Relations Between Autonomous Motivation and Leisure-Time Physical Activity Participation: The Mediating Role of Self-Regulation Techniques

in Journal of Sport and Exercise Psychology
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This study tested the predictive validity of a multitheory process model in which the effect of autonomous motivation from self-determination theory on physical activity participation is mediated by the adoption of self-regulatory techniques based on control theory. Finnish adolescents (N = 411, aged 17–19) completed a prospective survey including validated measures of the predictors and physical activity, at baseline and after one month (N = 177). A subsample used an accelerometer to objectively measure physical activity and further validate the physical activity self-report assessment tool (n = 44). Autonomous motivation statistically significantly predicted action planning, coping planning, and self-monitoring. Coping planning and self-monitoringmediated the effect of autonomous motivation on physical activity, although self-monitoring was the most prominent. Controlled motivation had no effect on self-regulation techniques or physical activity. Developing interventions that support autonomous motivation for physical activity may foster increased engagement in self-regulation techniques and positively affect physical activity behavior.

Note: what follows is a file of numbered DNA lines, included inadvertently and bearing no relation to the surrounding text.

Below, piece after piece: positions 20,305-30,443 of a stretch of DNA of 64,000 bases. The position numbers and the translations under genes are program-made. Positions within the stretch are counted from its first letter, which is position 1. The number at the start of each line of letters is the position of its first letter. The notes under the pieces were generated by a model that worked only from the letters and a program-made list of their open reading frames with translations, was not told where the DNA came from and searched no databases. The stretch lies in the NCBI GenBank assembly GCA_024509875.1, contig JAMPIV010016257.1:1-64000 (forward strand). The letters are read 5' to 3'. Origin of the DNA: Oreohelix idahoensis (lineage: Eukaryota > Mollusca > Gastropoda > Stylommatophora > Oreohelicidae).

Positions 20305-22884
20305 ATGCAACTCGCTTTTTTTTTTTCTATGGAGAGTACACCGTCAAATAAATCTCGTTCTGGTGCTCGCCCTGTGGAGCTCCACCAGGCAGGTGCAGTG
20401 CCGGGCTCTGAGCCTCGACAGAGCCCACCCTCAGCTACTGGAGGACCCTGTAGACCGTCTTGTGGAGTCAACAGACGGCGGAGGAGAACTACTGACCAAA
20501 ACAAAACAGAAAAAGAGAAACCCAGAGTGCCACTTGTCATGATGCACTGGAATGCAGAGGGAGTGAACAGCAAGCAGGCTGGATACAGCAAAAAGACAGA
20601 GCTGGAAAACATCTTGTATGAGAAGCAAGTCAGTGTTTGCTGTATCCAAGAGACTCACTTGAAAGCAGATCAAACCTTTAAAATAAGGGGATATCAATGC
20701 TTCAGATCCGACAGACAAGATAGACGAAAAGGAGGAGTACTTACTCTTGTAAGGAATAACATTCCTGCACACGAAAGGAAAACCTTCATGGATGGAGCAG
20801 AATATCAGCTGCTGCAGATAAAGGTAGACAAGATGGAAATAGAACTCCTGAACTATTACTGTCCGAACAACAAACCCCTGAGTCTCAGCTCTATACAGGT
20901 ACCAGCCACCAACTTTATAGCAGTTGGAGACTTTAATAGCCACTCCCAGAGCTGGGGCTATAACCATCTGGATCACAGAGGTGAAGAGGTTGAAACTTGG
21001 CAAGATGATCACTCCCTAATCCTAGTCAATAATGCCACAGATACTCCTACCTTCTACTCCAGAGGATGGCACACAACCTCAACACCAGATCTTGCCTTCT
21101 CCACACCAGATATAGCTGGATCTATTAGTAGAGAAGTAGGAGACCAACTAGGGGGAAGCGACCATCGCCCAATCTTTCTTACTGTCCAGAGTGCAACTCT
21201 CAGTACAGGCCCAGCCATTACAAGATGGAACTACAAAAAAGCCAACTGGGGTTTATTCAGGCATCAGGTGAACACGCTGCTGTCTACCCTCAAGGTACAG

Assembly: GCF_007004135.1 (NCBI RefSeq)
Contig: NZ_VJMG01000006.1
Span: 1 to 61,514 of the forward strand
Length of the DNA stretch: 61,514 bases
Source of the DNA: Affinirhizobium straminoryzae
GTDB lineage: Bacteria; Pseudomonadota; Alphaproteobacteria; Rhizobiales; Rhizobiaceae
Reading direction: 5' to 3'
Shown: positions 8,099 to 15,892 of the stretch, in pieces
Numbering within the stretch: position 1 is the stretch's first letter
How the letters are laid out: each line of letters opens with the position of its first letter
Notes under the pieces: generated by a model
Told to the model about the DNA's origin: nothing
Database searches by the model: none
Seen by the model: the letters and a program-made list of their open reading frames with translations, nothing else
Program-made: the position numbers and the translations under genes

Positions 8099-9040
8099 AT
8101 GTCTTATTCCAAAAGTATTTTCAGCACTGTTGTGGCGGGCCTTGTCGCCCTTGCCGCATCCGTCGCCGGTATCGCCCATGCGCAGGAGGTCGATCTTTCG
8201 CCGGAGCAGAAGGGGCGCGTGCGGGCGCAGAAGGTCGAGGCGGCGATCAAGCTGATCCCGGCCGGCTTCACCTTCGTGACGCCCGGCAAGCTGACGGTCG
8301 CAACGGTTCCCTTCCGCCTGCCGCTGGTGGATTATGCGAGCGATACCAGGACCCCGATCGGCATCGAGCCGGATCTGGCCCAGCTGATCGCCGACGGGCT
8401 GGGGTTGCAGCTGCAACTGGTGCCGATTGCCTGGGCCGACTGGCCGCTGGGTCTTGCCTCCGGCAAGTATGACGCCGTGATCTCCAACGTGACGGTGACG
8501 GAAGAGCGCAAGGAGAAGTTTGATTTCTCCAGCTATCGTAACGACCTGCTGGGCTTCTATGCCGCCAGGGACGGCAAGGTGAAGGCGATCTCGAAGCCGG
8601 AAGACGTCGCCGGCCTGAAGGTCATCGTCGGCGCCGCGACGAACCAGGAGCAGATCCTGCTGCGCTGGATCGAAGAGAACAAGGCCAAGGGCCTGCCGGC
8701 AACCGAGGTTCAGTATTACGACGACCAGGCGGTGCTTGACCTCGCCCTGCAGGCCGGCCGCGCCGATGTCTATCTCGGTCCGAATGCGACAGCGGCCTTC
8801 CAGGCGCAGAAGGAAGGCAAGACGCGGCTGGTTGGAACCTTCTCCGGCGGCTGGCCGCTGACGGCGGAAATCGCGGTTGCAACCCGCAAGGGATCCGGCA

Johanna Nurmi is with the Department of Social Research, Faculty of Social Sciences, University of Helsinki, Finlandand the Helsinki Institute for Information Technology (HIIT), Finland. Martin S. Hagger is with the Laboratory of Self-Regulation and Health Psychology and Behavioral Medicine Research Group, School of Psychology and Speech Pathology, Faculty of Health Sciences, Curtin University, Perth, Australia; the School of Sport Sciences, Faculty of Sport and Health Sciences, University of Jyväskylä, Jyväskylä, Finland; and the School of Applied Psychology and Menzies Institute for Health Queensland, Griffith University, Mt. Gravatt, Brisbane, Queensland, Australia. Ari Haukkala is with the Department of Social Research, Faculty of Social Sciences, University of Helsinki, Finland. Vera Araújo-Soares is with the Institute of Health and Society, Faculty of Medical Sciences, Newcastle University, UK. Nelli Hankonen is with the Department of Social Research, Faculty of Social Sciences, University of Helsinki, Finland, and the School of Social Sciences and Humanities, University of Tampere, Finland.

Address author correspondence to Johanna Nurmi at johanna.nurmi@helsinki.fi.
Journal of Sport and Exercise Psychology